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Is breast reduction right for me and what is the recovery period?

The success and safety of your breast reduction procedure highly depends on your complete candidness during your consultation. You’ll be asked a number of questions about your health, desires and lifestyle.

Be prepared to discuss:

Dr. Bland may also:

Upon waking up after surgery, patients can expect to feel tired, groggy, nauseas, and sore. Some of these symptoms are related to the anesthesia and others related to the actual surgery itself. Other side effects include discomfort, redness, bruising, reduced nipple sensitivity, and swelling. You can expect the breasts to be very tender and sore, especially for the first few days. Dr. Bland will most likely prescribe pain medication to help with this. It is normal to have dull pain continuing for several weeks after surgery.

In most cases, a compression garment or surgical gauze will already be placed over the breasts before you wake up. You will probably have sutures and fluid drainage tubes, both of which will be removed in about a week. It is important not to disturb the incisions or sutures during this time.

Sleeping may be difficult following your surgery. Many patients also find it difficult to bathe, as they must wait until the sutures have been removed and cannot lift the arms above the head. Because of this, you may want to arrange for a friend or hairstylist to help you wash your hair for the first few weeks.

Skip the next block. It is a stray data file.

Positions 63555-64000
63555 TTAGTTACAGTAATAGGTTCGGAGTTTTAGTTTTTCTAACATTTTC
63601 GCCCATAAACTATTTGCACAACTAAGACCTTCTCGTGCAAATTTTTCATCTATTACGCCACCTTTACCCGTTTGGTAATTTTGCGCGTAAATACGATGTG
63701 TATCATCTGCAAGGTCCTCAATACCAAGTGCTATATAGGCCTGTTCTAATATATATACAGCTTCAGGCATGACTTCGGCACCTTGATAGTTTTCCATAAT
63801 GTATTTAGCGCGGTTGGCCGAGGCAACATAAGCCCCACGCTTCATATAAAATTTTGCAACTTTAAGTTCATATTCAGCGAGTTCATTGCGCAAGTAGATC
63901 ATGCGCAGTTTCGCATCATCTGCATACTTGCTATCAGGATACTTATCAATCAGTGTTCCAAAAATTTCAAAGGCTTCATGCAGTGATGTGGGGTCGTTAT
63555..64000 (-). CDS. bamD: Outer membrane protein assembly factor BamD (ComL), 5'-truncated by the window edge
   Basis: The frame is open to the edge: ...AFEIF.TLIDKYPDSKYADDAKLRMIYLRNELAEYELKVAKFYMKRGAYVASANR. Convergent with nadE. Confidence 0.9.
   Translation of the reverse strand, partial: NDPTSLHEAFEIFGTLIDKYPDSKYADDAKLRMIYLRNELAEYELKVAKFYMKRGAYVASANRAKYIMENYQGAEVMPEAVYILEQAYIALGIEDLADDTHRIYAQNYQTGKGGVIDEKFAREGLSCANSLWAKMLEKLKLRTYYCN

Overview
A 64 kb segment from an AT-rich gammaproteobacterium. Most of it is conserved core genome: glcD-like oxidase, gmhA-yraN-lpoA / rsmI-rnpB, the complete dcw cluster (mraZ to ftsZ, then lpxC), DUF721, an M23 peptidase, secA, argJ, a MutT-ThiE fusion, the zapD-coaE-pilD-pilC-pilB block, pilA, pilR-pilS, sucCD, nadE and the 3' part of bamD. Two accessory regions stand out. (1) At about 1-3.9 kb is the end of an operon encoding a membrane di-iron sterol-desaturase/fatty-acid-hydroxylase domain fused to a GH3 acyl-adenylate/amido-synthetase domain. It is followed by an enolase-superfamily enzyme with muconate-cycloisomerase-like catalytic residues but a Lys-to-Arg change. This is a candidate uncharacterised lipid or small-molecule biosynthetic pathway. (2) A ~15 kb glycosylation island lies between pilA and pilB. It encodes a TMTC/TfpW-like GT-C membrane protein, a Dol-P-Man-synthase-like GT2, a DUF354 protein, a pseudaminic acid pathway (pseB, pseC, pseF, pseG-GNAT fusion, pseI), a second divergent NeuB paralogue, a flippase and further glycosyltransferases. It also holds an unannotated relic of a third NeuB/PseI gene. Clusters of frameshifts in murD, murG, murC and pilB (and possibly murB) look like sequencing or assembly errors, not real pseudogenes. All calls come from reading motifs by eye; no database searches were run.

Breast reduction is a surgical procedure, and because of this patients should expect some scarring from the incisions, although the size, position and appearance of scars varies from patient to patient. The incisions required, will depend on the amount of tissue being removed among other factors. Over time (and with proper care), these incisions should fade into the surrounding skin.

For the recovery period, you will be given specific instructions for breast reduction recovery that will include:

Source: American Society of Plastic Surgeons

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